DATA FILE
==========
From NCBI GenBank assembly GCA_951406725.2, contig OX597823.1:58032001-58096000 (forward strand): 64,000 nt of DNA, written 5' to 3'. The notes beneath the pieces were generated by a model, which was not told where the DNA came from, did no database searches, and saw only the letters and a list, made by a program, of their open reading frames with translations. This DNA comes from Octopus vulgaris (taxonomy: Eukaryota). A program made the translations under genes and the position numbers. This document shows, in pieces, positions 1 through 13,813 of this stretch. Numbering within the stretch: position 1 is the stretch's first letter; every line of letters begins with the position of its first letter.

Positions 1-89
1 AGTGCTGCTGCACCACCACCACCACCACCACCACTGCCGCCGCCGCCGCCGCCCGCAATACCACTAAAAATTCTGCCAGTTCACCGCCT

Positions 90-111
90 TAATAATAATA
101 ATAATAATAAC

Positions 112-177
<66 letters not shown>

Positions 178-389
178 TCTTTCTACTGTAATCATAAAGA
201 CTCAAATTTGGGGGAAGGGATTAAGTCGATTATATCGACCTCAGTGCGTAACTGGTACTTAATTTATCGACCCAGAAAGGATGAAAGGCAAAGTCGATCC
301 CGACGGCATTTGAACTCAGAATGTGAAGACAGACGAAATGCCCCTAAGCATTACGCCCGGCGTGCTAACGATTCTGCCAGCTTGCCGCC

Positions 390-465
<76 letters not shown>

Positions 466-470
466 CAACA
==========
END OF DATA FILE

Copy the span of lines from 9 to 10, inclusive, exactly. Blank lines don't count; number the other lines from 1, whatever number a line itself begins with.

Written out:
Positions 178-389
178 TCTTTCTACTGTAATCATAAAGA